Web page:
The United States Department of Energy (DOE) has reportedly unveiled a $35 million package for the advancement of river currents and tidal energy systems, in a move aimed at augmenting the sector that currently has a small footprint.
In an official statement, the DOE outlined the move by highlighting that the funding opportunity represents the biggest investment made in the country for river current and tidal energy technologies.
The agency has proposed establishing a river current or tidal R&D and demonstration facility as well as supporting the in-water demo of at least one tidal energy system.
The funding will be backed by the Bipartisan Infrastructure Law.
The US has been making significant advancements in tidal power-related projects in recent years.
Last year, a tidal turbine, called the world’s most powerful, began grid-connected power generation in Orkney, Scotland, at the European Marine Energy Centre.
Earlier in May, a $5.18 million site was officially opened in the UK for testing tidal turbine blades in tough conditions, in the hopes of accelerating marine energy technology development and reducing costs.
But even amidst the excitement for the potential of renewable technologies like tidal, the DOE acknowledged that major challenges lied ahead in terms of scaling.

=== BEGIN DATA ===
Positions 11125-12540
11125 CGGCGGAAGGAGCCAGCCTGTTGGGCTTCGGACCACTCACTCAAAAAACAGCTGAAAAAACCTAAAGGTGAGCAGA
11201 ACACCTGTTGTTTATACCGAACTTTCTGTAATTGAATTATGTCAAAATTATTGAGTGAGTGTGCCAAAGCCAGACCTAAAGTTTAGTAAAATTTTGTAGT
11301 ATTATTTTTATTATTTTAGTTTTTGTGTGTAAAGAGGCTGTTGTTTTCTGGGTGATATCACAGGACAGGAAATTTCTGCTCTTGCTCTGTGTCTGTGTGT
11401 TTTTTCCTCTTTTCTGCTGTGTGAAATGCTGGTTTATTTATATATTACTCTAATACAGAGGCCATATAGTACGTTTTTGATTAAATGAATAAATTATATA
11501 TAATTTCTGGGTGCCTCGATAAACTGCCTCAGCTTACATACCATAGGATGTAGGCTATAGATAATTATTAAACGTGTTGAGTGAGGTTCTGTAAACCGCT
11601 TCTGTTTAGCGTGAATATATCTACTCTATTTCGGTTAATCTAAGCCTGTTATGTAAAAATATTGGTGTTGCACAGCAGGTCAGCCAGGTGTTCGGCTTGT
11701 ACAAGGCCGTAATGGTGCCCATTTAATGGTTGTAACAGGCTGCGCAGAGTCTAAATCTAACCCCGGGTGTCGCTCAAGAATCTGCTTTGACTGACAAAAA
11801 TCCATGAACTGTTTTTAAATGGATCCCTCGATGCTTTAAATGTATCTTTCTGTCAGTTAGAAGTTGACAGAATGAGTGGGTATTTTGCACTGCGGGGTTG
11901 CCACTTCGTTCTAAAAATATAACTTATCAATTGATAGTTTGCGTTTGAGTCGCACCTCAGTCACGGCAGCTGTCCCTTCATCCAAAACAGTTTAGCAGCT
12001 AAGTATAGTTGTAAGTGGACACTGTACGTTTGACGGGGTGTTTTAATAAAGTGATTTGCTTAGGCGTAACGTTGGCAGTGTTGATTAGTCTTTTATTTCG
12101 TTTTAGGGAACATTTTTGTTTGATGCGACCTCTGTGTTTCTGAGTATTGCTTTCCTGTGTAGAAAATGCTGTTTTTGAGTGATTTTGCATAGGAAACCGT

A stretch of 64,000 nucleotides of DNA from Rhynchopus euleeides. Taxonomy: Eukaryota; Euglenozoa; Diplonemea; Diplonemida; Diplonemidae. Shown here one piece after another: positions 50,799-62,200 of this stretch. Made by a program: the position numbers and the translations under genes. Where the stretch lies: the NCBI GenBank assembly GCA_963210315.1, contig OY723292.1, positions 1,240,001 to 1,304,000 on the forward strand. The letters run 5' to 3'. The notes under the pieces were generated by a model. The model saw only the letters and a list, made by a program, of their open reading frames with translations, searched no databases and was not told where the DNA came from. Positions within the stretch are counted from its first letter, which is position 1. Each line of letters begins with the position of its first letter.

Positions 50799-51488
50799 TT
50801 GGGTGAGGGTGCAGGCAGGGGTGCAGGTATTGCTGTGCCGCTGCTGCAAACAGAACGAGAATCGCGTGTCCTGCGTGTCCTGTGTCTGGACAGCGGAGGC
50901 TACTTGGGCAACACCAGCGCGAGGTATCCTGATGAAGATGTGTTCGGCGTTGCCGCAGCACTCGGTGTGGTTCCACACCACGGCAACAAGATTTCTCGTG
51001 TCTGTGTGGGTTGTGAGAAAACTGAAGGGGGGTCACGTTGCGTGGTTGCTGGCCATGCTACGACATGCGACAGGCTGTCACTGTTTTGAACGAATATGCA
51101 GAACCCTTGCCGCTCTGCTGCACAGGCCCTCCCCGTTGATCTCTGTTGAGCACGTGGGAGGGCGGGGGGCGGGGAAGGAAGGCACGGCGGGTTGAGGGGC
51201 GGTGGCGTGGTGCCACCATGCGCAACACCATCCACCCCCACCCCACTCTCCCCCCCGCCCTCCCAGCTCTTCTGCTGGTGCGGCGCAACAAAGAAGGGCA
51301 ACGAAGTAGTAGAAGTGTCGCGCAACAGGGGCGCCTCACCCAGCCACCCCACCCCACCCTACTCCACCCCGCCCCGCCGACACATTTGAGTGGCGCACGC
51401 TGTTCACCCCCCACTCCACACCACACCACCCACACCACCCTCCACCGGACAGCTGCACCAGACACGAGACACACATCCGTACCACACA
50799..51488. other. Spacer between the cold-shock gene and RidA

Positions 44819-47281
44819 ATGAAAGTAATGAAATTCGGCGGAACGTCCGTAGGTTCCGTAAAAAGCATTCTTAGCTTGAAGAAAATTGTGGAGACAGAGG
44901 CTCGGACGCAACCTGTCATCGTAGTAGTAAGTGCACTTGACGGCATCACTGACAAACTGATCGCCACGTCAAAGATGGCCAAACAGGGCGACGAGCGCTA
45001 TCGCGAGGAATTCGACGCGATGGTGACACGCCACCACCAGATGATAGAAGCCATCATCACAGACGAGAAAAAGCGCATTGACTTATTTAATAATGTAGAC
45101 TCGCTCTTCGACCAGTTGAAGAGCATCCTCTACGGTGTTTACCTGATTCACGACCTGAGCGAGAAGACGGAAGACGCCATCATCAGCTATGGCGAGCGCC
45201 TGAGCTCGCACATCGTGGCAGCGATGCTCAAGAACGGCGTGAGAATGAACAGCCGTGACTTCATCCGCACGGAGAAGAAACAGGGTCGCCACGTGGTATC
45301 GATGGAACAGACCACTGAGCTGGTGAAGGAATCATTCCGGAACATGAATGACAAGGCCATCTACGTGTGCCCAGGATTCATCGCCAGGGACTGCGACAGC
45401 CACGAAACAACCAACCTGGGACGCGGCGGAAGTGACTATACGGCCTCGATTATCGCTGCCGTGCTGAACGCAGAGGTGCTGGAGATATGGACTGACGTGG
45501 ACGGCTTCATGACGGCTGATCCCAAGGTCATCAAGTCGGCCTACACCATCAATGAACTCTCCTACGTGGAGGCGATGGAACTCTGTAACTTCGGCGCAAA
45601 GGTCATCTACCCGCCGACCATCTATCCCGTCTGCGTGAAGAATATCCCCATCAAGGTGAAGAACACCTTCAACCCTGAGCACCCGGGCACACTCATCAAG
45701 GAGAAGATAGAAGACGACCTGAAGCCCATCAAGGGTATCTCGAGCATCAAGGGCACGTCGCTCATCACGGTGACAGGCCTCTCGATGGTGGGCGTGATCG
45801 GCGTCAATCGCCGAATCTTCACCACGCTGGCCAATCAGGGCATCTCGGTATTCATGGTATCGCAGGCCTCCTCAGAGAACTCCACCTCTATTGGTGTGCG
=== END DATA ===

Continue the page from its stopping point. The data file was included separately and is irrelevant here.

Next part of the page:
It stated that the tidal and river current energy industry in the country needs long-term and substantial capital to scale up from testing devices one at a time to building a commercial facility.
DOE also stated that the complication of installing devices and directing permitting processes, along with the lack of connections with local power grids, are proving to be major obstacles in further developing river current and tidal energy.
In 2019, the river current and tidal resources in the country could account for 7.8% of the power generated in the country.
Currently, the US relies heavily on fossil fuels for electricity generation, accounting for 60.8% of total utility-scale electricity that was generated last year, followed by renewables (20.1%) and nuclear (18.9%), as per the figures by the US Energy Information Administration.